The coronavirus has made it crystal clear that we stand at this time and place on the fragile threshold of moving beyond the industrial age into a new world. This time of crisis can be used to bring our nation and the world into a new relationship, hopefully stronger, more democratic and caring.
In the midst of this uncertainty, the local Veterans for Peace and other local groups still vigil nonviolently at Vance Monument to create an awareness for peace and justice. For example, local groups celebrated the United Nations Treaty on the Prohibition of Nuclear Weapons that came into force on Jan. 22. It bans the development, testing, production, manufacture and acquisition or stockpiling nuclear weapons of mass destruction. Not only “use of” but also the threat of the use are illegal. At least 61 nations signed the treaty. The United States has yet to sign it.
Let us teach peacemaking in our schools and include it in our way of life. We must develop an environment in our schools that includes the development of mind, body and heart — encouraging artistic creativity, which is one of the most important factors in enabling humans to reach their full potential.
We can advocate for courses at every level from fourth grade through college that focus on the legacy of slavery, discrimination, classism and social issues that have an ongoing impact on the lives of all of us today. We need to teach and inspire our young to create a “caring society” that has the strength and empathy to respond to such problems as we face today.
My experiences with local high school and college students here in Asheville are encouraging. I am encouraged by the intelligence and insights of the students. It gives me hope for the future, but we adults also need to educate ourselves and become informed. There is an obvious need to reinvent education, politics, economics, the media and, yes, even religion.
Once again, I encourage parents and teachers, and all citizens to focus on our future legacy to our children. We can focus on a way of life that teaches and inspires our young to create a “caring society” informed by democratic ideals — otherwise we will remain trapped in a system of power without compassion or morality, strength without empathy and uninformed citizens.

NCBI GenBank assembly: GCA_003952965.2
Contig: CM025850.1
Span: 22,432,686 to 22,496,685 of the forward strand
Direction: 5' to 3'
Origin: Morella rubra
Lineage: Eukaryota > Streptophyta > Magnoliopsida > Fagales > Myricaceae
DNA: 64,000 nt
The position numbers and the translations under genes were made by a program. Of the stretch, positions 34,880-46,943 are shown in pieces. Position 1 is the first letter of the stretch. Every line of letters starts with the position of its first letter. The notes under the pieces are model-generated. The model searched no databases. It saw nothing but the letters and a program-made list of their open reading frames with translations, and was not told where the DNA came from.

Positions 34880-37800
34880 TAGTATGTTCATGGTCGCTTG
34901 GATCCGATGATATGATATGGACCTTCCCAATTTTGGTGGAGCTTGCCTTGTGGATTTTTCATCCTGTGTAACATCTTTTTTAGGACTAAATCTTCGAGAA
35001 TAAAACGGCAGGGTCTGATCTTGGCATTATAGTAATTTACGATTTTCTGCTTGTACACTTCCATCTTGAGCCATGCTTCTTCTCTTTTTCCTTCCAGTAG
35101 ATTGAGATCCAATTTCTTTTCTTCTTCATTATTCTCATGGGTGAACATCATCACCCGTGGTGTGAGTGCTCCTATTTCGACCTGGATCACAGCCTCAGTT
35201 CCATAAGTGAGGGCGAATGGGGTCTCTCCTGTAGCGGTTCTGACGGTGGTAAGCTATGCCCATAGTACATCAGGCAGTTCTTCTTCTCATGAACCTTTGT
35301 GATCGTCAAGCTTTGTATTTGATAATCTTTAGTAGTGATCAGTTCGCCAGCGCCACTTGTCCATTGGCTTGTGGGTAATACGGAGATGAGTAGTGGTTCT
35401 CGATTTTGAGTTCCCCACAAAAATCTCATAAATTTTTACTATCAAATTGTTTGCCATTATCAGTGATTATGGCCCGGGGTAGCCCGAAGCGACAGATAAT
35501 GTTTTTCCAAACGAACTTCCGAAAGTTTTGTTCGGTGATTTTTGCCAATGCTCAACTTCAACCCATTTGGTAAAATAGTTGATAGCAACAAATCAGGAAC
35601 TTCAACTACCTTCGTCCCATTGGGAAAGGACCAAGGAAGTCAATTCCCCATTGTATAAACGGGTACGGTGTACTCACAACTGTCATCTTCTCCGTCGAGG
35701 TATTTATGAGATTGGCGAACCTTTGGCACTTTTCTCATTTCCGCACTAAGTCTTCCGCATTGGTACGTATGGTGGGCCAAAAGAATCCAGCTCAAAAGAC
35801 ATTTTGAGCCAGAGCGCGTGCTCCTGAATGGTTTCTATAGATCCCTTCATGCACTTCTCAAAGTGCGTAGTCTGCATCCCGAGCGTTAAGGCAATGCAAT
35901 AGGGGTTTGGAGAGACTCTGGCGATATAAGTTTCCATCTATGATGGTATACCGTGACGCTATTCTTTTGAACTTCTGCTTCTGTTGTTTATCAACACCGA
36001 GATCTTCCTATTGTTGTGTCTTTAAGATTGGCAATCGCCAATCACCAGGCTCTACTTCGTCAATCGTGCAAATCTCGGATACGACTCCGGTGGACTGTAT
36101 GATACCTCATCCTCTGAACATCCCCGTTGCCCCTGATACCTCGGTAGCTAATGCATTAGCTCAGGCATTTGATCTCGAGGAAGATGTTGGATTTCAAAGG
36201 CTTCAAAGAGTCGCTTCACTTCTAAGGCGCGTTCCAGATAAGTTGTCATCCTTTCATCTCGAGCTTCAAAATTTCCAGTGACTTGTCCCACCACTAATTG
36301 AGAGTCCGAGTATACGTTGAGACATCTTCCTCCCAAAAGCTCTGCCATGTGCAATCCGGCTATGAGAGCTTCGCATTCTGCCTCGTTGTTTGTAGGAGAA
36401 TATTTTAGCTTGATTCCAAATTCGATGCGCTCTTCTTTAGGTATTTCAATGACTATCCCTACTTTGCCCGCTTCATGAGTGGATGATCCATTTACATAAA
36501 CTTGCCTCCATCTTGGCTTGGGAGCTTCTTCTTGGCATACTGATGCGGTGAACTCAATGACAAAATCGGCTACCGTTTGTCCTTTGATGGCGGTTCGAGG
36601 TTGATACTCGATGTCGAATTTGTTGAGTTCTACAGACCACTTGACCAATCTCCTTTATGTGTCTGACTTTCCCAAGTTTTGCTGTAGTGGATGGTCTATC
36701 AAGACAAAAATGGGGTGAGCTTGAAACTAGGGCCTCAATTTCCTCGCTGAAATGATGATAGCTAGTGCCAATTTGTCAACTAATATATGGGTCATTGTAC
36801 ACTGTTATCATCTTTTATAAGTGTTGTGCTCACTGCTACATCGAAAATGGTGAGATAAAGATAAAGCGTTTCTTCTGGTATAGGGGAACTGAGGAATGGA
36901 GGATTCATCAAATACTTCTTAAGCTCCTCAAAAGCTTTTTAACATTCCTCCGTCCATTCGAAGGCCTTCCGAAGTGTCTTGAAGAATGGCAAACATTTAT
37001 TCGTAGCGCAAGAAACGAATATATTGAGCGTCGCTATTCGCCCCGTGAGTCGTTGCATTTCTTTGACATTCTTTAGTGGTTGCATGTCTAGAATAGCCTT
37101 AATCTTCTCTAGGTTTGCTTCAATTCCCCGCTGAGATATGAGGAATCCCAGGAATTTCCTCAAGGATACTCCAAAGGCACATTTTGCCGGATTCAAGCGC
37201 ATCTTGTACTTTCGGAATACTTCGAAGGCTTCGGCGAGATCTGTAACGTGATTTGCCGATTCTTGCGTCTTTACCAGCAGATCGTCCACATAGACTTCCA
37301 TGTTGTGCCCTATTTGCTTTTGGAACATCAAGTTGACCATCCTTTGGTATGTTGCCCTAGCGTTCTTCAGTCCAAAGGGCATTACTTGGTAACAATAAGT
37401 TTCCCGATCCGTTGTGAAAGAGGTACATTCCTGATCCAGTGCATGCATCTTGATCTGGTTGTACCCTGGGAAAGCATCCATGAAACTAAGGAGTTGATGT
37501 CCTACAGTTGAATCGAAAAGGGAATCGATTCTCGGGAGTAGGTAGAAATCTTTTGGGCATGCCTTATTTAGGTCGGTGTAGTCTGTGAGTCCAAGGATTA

All of us may not be able to actively participate in nonviolent demonstrations or study history and social issues, but each of us can practice kindness and some form of prayer and meditation to develop an inner peace within ourselves.
Without peace at home, all the hard work, vision and hope for a functioning government and economic security will overwhelm our struggle to survive. Democracy requires a united active participation to respond to our multiple problems. This requires the practice of peace, justice, empathy and compassion* to support families, teachers, the caring profession and our neighbors. No small act of caring is wasted. (*Compassion that is not based on feeling pity for others. This involves an awareness of our shared independence and obligation to help one another.)
Let us all give thanks for these days of crisis and opportunity for the capacity to unite the human community to work for peace and justice through loving kindness in the midst of our polarized country.
— Ed Sacco